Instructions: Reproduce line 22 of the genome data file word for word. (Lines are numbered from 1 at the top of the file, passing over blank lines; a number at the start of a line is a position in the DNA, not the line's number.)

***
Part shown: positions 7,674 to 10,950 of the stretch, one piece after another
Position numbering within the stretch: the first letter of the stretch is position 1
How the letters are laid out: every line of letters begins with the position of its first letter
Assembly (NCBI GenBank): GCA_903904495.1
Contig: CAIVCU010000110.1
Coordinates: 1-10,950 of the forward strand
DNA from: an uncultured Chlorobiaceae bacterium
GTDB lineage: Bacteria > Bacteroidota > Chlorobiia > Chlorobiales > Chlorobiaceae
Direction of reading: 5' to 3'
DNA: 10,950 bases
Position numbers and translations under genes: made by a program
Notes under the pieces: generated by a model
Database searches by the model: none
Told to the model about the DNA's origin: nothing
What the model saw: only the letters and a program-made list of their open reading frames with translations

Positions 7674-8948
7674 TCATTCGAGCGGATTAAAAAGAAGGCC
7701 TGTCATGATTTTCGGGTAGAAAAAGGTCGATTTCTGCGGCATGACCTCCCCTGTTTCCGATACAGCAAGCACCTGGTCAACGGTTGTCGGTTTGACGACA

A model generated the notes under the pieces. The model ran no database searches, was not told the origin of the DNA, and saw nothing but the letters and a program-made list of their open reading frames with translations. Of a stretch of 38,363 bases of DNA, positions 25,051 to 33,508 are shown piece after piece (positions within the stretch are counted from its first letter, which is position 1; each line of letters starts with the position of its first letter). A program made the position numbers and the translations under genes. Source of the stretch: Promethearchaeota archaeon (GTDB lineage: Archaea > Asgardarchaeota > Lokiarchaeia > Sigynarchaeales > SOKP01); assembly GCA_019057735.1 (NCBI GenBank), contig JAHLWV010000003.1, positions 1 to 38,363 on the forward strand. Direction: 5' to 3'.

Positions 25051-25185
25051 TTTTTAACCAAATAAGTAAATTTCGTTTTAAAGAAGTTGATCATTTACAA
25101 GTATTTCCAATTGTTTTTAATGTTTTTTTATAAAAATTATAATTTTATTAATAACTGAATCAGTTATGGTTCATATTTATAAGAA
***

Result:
25101 GTATTTCCAATTGTTTTTAATGTTTTTTTATAAAAATTATAATTTTATTAATAACTGAATCAGTTATGGTTCATATTTATAAGAA